The union representing BT’s frontline workers has launched another round of strikes just as competitor Virgin Media O2 announced a 10 percent pay increase for its lowest-paid staff.
About 40,000 BT employees, represented by the Communication Workers Union, are going on four-day strikes this month, starting on Thursday and for the first time since the industrial action began, 999 emergency responders are joining the strikes.
“We will never walk away from this,” said Dave Ward, general secretary of the Communication Workers Union, adding that the anger “will not go away.”
The union is contesting a £1,500 pay raise offered in April to 58,000 frontline workers, including engineers, call center workers and shop assistants, within the BT Group, representing an average pay increase of 4.8 per cent at a time when inflation was around 10 per cent is. cent.
The CWU has pointed to the discrepancy between the pay of frontline workers and that of senior management, as the chief executive received a 32 percent pay increase to £3.5m in the past financial year, due to past share awards.
On the same day as the CWU’s new wave of industrial action, Virgin Media O2 announced it planned to introduce a new £1,400 payment for workers earning £35,000 or less. Including a 3 percent pay increase earlier in the year and bonus payments, the new offering equates to a pay increase of more than 10 percent for the company’s lowest-paid staff.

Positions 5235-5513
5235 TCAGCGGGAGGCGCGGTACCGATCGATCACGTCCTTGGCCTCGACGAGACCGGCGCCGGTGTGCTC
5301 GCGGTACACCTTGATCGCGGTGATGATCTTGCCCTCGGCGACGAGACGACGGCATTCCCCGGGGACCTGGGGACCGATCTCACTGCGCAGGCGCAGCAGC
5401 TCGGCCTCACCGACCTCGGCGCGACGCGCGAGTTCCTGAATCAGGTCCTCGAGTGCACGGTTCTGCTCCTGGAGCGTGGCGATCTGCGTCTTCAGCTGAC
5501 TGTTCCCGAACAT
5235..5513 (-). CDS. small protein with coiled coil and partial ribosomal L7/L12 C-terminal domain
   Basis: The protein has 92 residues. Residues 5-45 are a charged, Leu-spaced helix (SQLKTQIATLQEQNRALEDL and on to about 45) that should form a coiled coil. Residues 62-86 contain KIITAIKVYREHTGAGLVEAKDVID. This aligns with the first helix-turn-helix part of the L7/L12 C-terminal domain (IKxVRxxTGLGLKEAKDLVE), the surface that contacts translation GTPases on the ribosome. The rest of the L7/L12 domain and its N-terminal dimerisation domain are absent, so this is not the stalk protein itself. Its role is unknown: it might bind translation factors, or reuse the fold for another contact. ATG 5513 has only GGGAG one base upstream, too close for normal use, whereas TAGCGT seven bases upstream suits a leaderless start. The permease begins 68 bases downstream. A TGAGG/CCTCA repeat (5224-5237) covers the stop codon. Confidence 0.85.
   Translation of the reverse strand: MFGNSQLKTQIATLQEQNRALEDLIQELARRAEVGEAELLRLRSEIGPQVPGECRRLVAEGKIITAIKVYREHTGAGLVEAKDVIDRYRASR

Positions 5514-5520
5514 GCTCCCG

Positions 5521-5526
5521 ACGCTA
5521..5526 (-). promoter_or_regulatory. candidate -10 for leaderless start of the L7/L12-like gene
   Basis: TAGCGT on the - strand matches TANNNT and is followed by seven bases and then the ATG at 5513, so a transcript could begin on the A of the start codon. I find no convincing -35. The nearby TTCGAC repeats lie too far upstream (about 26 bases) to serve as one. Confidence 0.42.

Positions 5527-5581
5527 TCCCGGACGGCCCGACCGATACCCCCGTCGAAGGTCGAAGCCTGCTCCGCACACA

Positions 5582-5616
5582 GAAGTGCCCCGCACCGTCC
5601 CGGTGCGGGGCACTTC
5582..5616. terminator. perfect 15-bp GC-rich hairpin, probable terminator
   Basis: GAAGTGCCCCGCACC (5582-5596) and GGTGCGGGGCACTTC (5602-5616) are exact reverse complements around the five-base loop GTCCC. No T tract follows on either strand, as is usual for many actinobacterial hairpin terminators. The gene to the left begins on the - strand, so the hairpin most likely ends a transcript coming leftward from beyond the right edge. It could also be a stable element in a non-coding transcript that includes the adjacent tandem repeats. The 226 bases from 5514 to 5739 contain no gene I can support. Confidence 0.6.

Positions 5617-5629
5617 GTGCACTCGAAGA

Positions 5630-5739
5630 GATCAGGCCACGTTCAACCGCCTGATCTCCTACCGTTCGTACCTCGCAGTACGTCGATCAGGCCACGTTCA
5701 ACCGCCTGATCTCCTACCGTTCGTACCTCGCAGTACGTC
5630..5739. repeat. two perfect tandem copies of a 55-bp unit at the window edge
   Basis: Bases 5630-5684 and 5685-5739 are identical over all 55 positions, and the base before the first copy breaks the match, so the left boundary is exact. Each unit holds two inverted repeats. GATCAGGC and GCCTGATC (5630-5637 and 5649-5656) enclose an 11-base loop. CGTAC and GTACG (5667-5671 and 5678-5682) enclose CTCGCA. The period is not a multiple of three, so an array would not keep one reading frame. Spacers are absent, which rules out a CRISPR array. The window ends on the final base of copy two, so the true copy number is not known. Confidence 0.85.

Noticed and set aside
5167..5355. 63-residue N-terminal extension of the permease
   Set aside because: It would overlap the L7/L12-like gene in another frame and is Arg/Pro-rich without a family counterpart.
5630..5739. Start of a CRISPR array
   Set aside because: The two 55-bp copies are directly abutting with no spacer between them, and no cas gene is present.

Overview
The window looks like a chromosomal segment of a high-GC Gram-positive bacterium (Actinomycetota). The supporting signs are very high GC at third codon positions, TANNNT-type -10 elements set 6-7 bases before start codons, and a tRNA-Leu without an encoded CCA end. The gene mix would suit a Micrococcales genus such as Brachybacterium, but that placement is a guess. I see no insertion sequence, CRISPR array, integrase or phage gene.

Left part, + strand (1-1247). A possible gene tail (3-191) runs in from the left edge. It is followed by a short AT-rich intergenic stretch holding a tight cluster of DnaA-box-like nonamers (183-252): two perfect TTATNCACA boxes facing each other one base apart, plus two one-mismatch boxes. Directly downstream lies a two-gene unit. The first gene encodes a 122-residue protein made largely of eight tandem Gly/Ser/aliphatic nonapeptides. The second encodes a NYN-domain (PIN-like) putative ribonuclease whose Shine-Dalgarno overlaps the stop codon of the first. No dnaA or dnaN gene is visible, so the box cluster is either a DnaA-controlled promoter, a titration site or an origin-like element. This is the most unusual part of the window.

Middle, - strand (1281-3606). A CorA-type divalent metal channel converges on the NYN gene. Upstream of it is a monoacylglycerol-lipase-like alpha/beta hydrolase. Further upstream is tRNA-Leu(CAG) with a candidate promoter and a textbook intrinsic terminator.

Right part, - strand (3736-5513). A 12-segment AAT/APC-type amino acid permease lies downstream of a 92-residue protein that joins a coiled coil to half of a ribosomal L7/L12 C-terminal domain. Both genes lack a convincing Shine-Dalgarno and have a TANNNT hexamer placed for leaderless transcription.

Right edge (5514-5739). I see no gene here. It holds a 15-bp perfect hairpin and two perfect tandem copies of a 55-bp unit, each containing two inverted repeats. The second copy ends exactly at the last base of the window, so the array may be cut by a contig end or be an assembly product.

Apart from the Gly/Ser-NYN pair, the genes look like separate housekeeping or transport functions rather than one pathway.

Last month, Sky also announced it would be offering 70 percent of its staff a new “winter pay” of £1,000.
Andy Kerr, CWU’s deputy general secretary responsible for telecoms, said Virgin Media O2’s offering is “the kind of thing we’d like to look at” for BT staff.
The BT action comes amid a spate of public and private strikes across the UK as staff struggle with the rising cost of living. About 115,000 Royal Mail employees will hold back from work for several days in October and November, and British railway workers have continued their strike action throughout the week.
BT said in a statement last month that it was “deeply disappointed that the CWU is willing to follow this reckless course of action by including 999 shifts in strikes”.
“We awarded the best possible reward in April and we’ve been in talks with the CWU to find a way forward from here,” the statement said.
Ward said the union had received some criticism for its decision to include 999 call center workers in the latest round of union actions, and said he was aware that striking members will suffer pay cuts.
“Taking strike action is very difficult during a cost of living crisis,” he said, adding that it is BT management, not the unions, who are “reckless”.